Kage Baker hated the news.
By which, she meant the institutionalized, formulaic, on-every-day-at-6PM news that came between afternoon cartoons and prime time television. Also, the current events in the daily newspaper – or twice dailies, when we were kids and Los Angeles had morning and evening newspapers owned by people who actually lived in Los Angeles. Kage hated Breaking News, and screaming headlines, and Special Reports in any format – what she hated was the soap operatic hysteria that is presented by the time-honoured traditions of The Press.
Mind you, she believed in the importance of information, and of being informed. She just couldn’t abide what is very rightly sneered at as The Mainstream Media; though the sneerers are too often short-sighted morons who simply cannot stand being contradicted, it’s true that a lot of that Media is indeed off-target, dishonest and prejudiced. The News is NOT information, not anymore. The News is a thing entirely separate, defined by nothing but itself, answerable to no truth or common sense; a vulgar, salacious, melodramatic form of lowest common denominator entertainment.
She got her current events information from a few bastions of respectability: the New York Times. The London Times. The BBC. John Stewart and Steven Colbert, whom she recognized as being classic satirists in the honourable tradition of the Irish brehon; bards who could destroy kings with deadly wit and mockery. In between comedic fits, though, both Stewart and Colbert manage to deliver more nuggets of actual news than any of the network programs.
She’d watch news for something real, and important: war breaking out. A natural disaster in progress. A baby down a well. She had a weak spot for car chases, mostly due to their black humour qualities. But ordinary broadcasts weren’t worth her time – not enough actual information-to-nonsense in the ratio. It was just all too depressing for Kage.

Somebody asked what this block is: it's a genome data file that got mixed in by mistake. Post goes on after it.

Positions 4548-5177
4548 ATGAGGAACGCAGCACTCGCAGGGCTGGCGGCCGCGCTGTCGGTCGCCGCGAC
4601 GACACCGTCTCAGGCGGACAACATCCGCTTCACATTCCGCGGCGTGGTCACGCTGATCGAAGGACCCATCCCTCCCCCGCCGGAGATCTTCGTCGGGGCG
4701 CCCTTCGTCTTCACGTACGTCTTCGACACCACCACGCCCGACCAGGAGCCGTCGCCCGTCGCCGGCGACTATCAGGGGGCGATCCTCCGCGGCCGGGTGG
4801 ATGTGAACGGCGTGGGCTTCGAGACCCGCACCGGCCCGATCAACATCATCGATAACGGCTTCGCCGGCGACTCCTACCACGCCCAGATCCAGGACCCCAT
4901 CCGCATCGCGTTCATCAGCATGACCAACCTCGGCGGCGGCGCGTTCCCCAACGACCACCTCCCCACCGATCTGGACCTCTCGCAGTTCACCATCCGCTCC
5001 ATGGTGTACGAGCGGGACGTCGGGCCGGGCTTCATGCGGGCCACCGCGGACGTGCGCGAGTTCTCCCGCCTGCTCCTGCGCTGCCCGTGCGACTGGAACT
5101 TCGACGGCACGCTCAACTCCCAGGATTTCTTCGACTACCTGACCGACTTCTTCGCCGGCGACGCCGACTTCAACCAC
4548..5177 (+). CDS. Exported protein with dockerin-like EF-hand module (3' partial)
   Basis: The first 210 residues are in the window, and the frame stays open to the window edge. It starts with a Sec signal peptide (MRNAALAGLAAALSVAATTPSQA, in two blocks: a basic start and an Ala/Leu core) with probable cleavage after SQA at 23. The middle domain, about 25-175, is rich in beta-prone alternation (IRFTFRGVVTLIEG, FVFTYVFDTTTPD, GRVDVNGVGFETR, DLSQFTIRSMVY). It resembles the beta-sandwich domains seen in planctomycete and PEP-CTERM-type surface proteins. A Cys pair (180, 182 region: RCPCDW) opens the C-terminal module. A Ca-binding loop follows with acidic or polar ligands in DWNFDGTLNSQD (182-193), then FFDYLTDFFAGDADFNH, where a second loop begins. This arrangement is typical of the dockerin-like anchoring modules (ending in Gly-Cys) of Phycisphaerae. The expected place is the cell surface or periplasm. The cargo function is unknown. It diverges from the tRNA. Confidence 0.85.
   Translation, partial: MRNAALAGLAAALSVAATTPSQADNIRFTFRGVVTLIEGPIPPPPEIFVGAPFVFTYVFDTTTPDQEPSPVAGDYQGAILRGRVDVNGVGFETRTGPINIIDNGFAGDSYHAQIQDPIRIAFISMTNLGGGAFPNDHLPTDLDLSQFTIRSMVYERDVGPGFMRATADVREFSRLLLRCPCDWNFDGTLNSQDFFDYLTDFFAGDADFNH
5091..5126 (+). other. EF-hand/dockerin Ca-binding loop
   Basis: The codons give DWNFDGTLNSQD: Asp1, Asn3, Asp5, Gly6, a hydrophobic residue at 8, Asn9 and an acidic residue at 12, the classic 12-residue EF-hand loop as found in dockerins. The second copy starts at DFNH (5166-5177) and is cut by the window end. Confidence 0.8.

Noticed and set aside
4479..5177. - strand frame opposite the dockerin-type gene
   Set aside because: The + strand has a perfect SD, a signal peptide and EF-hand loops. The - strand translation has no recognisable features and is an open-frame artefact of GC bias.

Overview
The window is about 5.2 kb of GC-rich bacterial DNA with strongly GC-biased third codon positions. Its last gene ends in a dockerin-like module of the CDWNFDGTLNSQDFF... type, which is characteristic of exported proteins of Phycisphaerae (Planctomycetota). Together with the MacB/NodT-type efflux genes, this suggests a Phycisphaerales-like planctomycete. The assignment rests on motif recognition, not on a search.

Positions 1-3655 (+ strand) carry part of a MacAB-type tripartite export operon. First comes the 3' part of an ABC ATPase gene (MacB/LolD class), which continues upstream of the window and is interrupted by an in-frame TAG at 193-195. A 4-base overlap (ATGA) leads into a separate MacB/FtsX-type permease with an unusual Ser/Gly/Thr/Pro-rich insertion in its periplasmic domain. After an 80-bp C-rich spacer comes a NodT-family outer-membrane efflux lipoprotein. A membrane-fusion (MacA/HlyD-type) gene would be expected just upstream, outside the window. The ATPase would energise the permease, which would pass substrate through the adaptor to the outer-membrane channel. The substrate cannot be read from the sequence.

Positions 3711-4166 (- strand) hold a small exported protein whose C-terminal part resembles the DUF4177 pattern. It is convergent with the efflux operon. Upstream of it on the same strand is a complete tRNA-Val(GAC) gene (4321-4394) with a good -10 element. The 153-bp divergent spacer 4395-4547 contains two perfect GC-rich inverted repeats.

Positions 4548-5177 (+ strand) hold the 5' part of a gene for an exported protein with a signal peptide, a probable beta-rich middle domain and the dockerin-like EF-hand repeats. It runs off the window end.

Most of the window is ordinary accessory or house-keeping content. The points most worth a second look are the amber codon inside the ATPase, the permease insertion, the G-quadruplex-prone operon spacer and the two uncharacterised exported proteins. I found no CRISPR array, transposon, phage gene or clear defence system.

I learned not to read articles out to her from the newspaper – unless they were Company-oriented, or decent human interest stories. She was always interested in things like the world’s Largest Ball of Twine, and its specially-built display gazebo in Cawker City, Kansas.
Recipes were acceptable. So were funny photos. But she never wanted to hear about historical buildings unless the story was about their preservation – the destruction of old buildings affected Kage like the deaths of children. So, ice hotels and corn palaces and hobbit playhouses, yes – urban renewal, no.
The Internet was a treasure trove for Kage, of course. Not only for its almost infinite dimensions, but because of the selectivity she could exercise over what she saw. If Kage wanted to, she could avoid photos or articles older than – 0h, 1940. Or 1918, when the great Ted Sturgeon was born. Or 1870, when silly cat photos were invented. She happily spent entire days in previous centuries, when everyone she loved was still alive and walking, in a world that had never burned a library or a saint …
Facebook, though, was not a benign miracle to Kage. For me, it has been a frequent pain in the ass – it’s the ultimate Agora, replete with idiots on soapboxes – but it’s also where I can get news of friends with whom I no longer share corporeal space. The problem for Kage, and what finally drove her to forbid me to pass on gossip, was that so much of the news was mortal. We’d reached the age where friends were more apt to die than buy a new house, and she couldn’t stand my recitation of the butcher’s bill. Not that it comforts me, but I find it better to know – Kage preferred to live in faith that they still breathed. If she suspected someone might have kicked the ol’ jam jar, she asked me: and then wrote them into a story.
I still pursue the news. Not avidly, but I have my sources that I check daily. It’s mostly for scientific and literary news, but I do still read current events – 12 years of training by grimly determined nuns is not easily shaken off. But … sometimes it gets to be too much. It’s the accumulation of emaciated dogs and malignant politicians, I think; I can watch the footage of tsunamis because, although it’s horrifying, it is also singular and important. I can’t save but a few hungry animals or bleeding children, and if I set out to eliminate politicos, I’ll end up shot dead and/or in prison. Like any moral person, I do what I can but it’s never freaking enough, and sometimes the pain is just too much.
That’s when I knit, or re-read a favourite book, or bury myself in a treatise on the evolution of hummingbirds (they do that super-fast, too. Now you know.). When the world is too much with me. When everything that is happening, sucks. I don’t have an Editor Deluxe to keep the world at bay, like Kage did; but she left me the writing.
That’s the best distraction of all, really. Making your own news. And making it better.